There are workouts that are forever stamped in your memory:
- The time you got up on the blocks at the end of a devastating distance workout and came within a tenth of your best time of your best race during a get out swim.
- When you cracked a minute for the first time in practice.
- Or where you dusted your best time for a 200 freestyle kick by an almost unimaginable margin.
The memory is strong because you remember the way you felt after those practices. Like all the hard work was worth it. With a keen understanding of the sacrifices you had made it suddenly all felt worthwhile.
Leaving the pool that day you felt as though you could conquer the swimming world.
The “Other” Workouts
And then, of course, there are the other workouts you remember:
- Where you got kicked out of practice because you were swimming so slow.
- Where no matter how hard you seemingly tried, you couldn’t get things going.
- Where frustration with a lack of progress boiled over into a blow-up with coach.
Yeah. Those workouts.
The not-so-bad news is that we all experience those infuriating practices where nothing seems to go right.
Further, there is still value to be found in those terrible sessions in the water.
The Bad Practices Matter Too
It’s understandable to want to throw in the towel the moment that things aren’t going your way in practice.
But if you stick through warm-up, plod through the pre-set, and dig deep to complete the main set you will find that there are some surprising benefits to completing that bad workout.
Bad practices are where mental toughness comes into play.
It’s easy to train hard and fast when you feel great. It doesn’t take much to destroy the main set when your stroke is catching, you are gliding across the water, and you are crushing your lane-mates.
It’s on the days where your stroke feels like crap, your feel for the water isn’t there, and you are getting dusted by your teammates that toughness comes from.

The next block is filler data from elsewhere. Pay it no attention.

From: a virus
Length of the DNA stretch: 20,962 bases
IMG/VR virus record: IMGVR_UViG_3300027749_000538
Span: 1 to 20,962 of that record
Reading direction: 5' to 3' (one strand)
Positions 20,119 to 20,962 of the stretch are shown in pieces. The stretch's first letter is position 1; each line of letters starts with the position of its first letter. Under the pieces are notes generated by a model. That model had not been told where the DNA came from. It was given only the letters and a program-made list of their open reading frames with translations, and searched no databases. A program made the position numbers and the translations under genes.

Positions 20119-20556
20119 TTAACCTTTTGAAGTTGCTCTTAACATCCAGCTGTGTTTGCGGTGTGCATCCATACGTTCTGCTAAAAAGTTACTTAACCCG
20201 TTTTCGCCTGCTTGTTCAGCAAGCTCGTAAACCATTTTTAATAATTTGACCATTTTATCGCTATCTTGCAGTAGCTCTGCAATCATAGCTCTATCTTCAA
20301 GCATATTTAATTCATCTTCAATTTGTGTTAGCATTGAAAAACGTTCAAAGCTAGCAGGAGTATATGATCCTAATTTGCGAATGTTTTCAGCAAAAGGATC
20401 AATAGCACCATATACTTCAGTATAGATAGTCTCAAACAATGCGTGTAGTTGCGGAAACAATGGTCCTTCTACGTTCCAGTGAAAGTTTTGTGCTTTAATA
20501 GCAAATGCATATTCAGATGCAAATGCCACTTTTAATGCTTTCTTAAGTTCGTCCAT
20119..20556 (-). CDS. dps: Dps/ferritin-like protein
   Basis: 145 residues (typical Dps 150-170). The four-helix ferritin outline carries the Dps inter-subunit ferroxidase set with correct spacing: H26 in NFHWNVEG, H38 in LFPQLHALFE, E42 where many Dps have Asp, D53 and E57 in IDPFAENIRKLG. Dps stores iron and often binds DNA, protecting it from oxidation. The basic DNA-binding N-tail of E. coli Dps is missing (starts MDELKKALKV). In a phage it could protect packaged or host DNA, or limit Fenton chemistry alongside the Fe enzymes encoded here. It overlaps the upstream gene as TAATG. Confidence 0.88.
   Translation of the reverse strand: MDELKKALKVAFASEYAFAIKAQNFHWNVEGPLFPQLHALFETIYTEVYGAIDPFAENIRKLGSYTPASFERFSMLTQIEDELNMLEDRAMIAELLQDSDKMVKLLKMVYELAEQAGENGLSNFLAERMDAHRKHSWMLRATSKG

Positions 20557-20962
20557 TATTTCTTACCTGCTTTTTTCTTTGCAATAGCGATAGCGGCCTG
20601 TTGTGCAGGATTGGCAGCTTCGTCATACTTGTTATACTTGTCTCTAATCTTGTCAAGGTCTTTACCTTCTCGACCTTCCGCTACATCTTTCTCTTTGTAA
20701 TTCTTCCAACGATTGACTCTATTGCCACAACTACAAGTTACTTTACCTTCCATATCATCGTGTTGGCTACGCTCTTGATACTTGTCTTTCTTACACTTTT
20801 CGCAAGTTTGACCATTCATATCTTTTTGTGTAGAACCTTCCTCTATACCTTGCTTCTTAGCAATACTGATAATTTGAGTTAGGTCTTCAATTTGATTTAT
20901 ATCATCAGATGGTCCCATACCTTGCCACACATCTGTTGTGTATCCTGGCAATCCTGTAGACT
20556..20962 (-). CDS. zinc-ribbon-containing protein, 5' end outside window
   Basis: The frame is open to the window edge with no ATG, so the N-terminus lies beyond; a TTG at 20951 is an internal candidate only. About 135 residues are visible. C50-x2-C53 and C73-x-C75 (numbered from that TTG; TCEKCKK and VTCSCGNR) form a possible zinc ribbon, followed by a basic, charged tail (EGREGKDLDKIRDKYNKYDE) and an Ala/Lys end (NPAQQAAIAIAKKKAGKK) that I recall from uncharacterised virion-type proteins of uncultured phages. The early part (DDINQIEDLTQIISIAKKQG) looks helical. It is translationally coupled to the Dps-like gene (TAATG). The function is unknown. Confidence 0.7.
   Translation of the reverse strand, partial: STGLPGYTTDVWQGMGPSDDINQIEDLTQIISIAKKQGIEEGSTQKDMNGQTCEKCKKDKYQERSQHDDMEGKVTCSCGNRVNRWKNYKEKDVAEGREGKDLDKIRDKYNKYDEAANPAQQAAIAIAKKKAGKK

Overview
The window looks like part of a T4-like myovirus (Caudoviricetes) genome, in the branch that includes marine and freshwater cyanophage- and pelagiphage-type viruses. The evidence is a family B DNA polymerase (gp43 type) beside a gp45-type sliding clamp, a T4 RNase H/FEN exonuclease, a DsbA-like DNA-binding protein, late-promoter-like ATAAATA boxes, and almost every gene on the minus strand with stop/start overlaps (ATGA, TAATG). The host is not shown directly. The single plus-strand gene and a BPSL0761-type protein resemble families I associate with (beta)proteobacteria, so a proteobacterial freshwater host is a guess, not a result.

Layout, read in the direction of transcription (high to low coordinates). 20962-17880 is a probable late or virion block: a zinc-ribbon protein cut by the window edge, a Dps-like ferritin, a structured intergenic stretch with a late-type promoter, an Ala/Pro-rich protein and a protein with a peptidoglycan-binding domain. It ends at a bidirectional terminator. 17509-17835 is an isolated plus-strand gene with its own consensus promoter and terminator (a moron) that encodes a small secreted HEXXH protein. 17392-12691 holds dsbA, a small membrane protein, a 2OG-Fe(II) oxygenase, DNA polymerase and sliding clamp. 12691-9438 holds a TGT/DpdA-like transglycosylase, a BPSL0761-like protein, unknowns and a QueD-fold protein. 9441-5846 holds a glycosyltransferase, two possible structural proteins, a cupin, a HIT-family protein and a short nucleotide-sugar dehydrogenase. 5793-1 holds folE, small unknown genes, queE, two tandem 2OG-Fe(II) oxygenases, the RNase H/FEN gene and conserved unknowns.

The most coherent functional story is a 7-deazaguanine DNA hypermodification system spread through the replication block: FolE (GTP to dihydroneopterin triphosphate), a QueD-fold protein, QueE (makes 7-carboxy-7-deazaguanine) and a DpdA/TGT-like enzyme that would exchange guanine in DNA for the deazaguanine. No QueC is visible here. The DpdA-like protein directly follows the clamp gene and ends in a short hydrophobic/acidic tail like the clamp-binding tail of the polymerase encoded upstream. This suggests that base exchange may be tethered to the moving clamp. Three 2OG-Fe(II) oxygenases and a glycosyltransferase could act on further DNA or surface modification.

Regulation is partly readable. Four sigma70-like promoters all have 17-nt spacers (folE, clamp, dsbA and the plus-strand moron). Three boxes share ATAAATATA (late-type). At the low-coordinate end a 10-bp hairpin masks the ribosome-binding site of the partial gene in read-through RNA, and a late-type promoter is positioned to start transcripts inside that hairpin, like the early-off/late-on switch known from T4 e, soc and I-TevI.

Bad practices tell you what is not working.
Seems obvious, but when things are going well we aren’t as perceptive as to what created the circumstances that led to things going well. We tend to feel bad practices more deeply than we experience good ones.
Bad practices provide the opportunity to be a powerful teacher if we choose to heed its lessons.
Bad practices can always be salvaged.
No matter how slow you are going there is always something you can be working on in the water. A tighter streamline, holding a breathing pattern, or better hand positioning on the entry are all things that require no physical effort.
You don’t need to swim an in-practice PB to call it a great workout—there are lots of different ways you can draw a positive from a bad session in the water.
Write Out Your Bad Workouts
Caeleb Dressel, the fastest swimmer ever across 50 and 100 yards, is a true student of the sport.
Dressel’s training log has taken on legendary status, with the University of Florida Gator keeping a detailed history of his training both in the water and in the gym.
And while we all know the motivational impact of writing out a great workout, for Dressel the impact of his training log is especially apparent with the not-so-great workouts.
He understands the value in not shying away from the bad sessions, as they provide a greater opportunity for learning and improvement.
“The bad practices, I feel, you get more out of,” said Dressel at the Orlando Pro Series in March of 2016, hot on the heels of his crushing SEC championships performance where he broke the US Open record in the 50-yard freestyle.
“That’s where I feel you get the best training. You don’t get as much from a good practice when you’re feeling good. It’s when you gotta change your mindset, when you are getting dumped on at practice, where you gotta get up and change something.”
“The good practices are easy, you gotta go for the hard ones. I feel like you learn more from those. So I will write anything, everything—technique, how I felt, it was a good practice, it was a bad practice, anything.”